Proving once again that the U.S. has become a nation of sniveling cowards, at last count the governors of twenty-five states, Michigan among them, had announced that those states are now closed to refugees fleeing the bloodshed in Syria. The fact that their announcements are totally meaningless -- it's the federal government that gets to decide whether or not immigrants are allowed to enter this country -- is irrelevant. The governors are more than happy to play to the most paranoid, xenophobic fears of what they perceive to be the public mood.
I knew that was going to be the American response. It's the way we respond to just about every crisis: let's all huddle in a corner figuratively pissing our collective pants because there's a remote possibility something bad could happen somewhere. After all, if we can't have 100% perfect safety, we're not coming out from under the bed. As a society we like to talk a lot about how wonderful Americans are, but when it comes down to reality? Not so great. We're a bunch of sniveling selfish cowards. We're also real good at turning our backs on the rest of the world no matter what the circumstances. Don't believe me? Read some history.
One of the memes kicking around on Facebook for the past couple days is a graphic illustrating how the American populace felt about admitting Jewish refugees when Hitler began persecuting Jews in the 1930s. Polls showed that an overwhelming majority didn't even want to allow children in. The U.S. refused to allow passenger liners loaded with refugees to land -- apparently even a mere thousand refugees were too many for Americans to deal with. But we don't need to go 80 years to find Americans acting like selfish assholes.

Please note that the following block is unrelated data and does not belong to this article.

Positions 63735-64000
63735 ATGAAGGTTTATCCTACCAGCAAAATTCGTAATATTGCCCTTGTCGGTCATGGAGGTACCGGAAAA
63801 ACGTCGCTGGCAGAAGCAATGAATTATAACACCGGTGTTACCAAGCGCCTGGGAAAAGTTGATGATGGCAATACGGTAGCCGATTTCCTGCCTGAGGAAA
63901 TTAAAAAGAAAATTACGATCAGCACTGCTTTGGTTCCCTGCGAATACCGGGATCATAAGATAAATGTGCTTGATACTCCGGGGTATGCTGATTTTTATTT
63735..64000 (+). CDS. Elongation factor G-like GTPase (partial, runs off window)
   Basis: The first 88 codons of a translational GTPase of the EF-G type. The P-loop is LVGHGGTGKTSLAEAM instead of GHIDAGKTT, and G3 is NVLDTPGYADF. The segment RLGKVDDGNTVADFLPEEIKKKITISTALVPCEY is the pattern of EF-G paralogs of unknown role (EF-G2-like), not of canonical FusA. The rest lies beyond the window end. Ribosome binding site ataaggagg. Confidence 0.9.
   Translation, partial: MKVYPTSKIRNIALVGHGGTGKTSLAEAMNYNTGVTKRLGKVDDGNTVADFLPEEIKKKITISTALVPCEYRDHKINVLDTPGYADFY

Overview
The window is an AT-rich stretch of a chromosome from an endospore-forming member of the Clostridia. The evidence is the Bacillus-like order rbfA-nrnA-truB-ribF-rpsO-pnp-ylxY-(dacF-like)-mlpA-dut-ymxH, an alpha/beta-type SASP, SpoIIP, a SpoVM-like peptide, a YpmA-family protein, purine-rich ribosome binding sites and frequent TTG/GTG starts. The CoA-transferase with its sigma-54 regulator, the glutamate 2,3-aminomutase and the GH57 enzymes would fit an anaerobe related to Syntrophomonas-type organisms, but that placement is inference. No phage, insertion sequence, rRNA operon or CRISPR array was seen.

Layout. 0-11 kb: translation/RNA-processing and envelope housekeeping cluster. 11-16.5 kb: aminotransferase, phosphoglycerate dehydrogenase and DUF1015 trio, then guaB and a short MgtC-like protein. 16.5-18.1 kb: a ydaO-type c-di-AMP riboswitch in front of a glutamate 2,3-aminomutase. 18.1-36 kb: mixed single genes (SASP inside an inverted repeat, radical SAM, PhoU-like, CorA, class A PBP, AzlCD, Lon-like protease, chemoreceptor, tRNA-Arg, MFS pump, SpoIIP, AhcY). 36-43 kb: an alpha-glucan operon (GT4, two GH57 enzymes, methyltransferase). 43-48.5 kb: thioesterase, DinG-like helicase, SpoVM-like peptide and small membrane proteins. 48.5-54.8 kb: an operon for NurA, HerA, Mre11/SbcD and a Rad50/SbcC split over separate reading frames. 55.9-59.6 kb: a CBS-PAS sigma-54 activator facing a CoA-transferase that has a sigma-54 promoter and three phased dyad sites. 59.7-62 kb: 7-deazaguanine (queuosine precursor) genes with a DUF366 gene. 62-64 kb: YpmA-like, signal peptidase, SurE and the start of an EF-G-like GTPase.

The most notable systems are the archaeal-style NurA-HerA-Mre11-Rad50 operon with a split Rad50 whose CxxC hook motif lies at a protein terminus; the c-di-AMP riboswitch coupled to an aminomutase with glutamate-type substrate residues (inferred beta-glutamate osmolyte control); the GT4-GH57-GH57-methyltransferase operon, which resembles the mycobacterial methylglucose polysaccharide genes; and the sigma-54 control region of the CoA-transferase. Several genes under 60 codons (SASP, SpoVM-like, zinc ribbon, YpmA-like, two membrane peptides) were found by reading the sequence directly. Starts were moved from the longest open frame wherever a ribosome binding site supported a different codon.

Don't believe me? Go back and take a look at how most people felt about admitting Vietnamese and Hmong refugees after they fled the Communists in the 1970s. Or how we're treating Iraqis and Afghans who worked with the American military and are now being targeted by terrorists in what's left of their countries. The U.S. supposedly has a policy of prioritizing asylum applications from foreign civilians who worked as translators or in other positions, but if you look at the vetting process, it can take many years for the paperwork to wend its way through the system and even then we reject quite a few. If you do a little Googling, you can find numerous heart-breaking stories of Afghani or Iraqi civilians who risked their lives to help American troops, men and women who spent months or years working side-by-side with the U.S. forces, who were promised that if they wanted to come to the U.S. they'd be allowed in with no hassles, and who now are stuck waiting for years for some paper shuffler in Washington to decide their fates.
In short, despite our chauvinistic beliefs that Americans are inherently nice charitable people, the reality is we're hypocrites. We're narrow minded, selfish asshats who are remarkably adept at pretending we're not. We don't even want poor people moving into the same neighborhood as us -- look at the public reaction any time someone suggests incorporating "affordable housing" into a development -- so for sure it's no surprise we don't want any foreigners around. Even if the Paris attacks hadn't happened, we'd still be telling Syrians to stay away.